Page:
Entrust offers new PQC solutions as post-quantum preparations ramp up

By Dan O'Shea posted 25 Mar 2022

Post-quantum cryptography, despite what the term suggests, is a rapidly growing area of interest and concern in the here and now. Entrust, a provider of identity security, payments, and data protection solutions, is the latest to demonstrate that fact, this week announcing four new PQC solutions to help companies boost their security efforts with quantum in mind.

Among the new offerings, the company’s Cryptographic Center of Excellence consulting portfolio, which provides actionable recommendations to remediate identified risks in crypto systems, is evolving to help organizations prepare to manage the challenges of PQC. Updates to the Crypto Agility Maturity Assessment will help organizations identify their readiness to manage the introduction of PQC algorithms and provide a roadmap to achieve the required level of crypto agility, the company said.

This capability for readiness assessment comes as the National Institute of Standards and Technology (NIST) has published a short-list of quantum-safe algorithms which will be resilient to these attacks–but which are still subject to industry and academic review. Entrust is looking to help prepare companies for the standards likely to result from this process, and its not the only one ramping up post-quantum preparation efforts. Earlier this week SoftBank announced a PQC technology verification project with Sandbox AQ, and there are numerous other examples.

Entrust also unveiled the nShield Post Quantum Cryptography Option Pack that provides a software development suite of cryptographic functions based on NIST’s short-listed algorithms running within a representative Entrust nShield Hardware Security Module (HSM) environment. This sandbox environment supports PQC operations like key generation, encrypt, decrypt, sign, verify and key exchange, and lets developers test PQC algorithms, invoke crypto operations via Java calls, and execute code within a secure test environment underpinned by a quantum safe root of trust, the company said.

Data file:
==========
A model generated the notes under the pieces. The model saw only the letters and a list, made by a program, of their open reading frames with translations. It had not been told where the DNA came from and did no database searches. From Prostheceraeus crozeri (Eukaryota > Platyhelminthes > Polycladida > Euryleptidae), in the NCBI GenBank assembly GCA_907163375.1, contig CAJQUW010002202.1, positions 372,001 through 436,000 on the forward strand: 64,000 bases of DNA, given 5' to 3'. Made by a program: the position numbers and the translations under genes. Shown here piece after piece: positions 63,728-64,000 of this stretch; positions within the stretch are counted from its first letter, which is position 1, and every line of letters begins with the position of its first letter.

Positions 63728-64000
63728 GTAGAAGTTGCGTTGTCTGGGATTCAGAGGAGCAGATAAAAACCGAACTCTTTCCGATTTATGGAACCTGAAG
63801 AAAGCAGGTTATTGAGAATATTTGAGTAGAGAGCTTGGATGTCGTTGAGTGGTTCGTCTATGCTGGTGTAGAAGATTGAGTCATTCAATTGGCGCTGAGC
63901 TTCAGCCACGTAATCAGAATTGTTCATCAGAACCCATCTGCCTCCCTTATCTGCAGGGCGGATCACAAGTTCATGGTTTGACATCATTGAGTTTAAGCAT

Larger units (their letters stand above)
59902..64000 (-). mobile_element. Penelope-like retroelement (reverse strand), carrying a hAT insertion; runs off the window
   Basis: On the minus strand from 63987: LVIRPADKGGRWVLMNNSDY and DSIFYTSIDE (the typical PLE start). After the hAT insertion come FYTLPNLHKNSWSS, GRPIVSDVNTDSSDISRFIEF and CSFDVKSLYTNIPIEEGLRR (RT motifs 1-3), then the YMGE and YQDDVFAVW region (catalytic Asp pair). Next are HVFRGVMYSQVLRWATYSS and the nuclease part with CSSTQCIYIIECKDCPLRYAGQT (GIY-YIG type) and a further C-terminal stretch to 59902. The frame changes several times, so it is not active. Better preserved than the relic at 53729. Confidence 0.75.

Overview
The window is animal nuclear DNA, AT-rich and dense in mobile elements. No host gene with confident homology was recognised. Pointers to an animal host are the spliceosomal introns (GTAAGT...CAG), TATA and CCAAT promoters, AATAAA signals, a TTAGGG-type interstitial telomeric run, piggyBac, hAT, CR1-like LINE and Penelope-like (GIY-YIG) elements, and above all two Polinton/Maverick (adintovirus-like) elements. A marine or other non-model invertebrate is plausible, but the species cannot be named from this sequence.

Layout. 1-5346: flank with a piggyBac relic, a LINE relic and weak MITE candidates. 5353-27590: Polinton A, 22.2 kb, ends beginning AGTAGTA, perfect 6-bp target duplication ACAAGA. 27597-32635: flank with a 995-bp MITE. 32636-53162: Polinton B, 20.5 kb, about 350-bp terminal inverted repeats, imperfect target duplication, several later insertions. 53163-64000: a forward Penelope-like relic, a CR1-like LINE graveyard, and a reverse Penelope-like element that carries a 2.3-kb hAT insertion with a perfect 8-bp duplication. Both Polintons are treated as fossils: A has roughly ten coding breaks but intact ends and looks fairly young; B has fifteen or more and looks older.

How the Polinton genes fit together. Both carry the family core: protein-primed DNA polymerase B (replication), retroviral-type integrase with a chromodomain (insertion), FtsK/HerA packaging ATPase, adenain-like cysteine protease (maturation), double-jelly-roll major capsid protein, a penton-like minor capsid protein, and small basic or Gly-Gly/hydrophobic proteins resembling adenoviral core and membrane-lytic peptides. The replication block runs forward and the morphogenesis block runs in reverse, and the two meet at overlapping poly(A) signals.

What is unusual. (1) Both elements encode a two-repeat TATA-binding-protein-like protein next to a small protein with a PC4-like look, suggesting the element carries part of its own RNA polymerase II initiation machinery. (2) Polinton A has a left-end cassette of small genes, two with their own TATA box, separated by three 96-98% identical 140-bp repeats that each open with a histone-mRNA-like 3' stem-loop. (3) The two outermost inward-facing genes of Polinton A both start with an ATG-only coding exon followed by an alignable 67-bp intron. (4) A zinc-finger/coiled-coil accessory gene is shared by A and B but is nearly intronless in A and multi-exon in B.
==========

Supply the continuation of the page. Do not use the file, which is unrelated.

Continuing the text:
Next up is Entrust’s pluggable Quantum Java Toolkit, which provides a way for organizations to integrate quantum safe algorithms into their digital certificate generation workflows. Available in beta release, it is being made available to organizations who want to start building secure applications with PQC, and supports composite certificate draft standards and traditional single algorithm certificates. Entrust developed this toolkit to support NIST PQC development, and is a Round 3 signature finalist in the NIST competition, the company said.

The fourth and final offering announced this week is PKIaaS for Post Quantum. In a PQC environment, Public Key Infrastructure (PKI) providers will need to issue hybrid or composite certificates combining classical and quantum safe algorithms, Entrust said. By providing cloud-based PKI as a Service, Entrust can provide customers with composite and pure quantum Certificate Authority hierarchies. PKIaaS is expected to be available to beta applicants next month.

All of these solutions address the need for companies to start conducting their due diligence about PQC. “Post-quantum computing is an inevitable threat to cybersecurity,” said Anudeep Parhar, Chief Information Officer at Entrust. “While it is unclear when exactly the post-quantum threat will become real, it is generally expected to occur within the decade. The migration to quantum-safe algorithms can take several years, so the time to prepare for post-quantum is now.”

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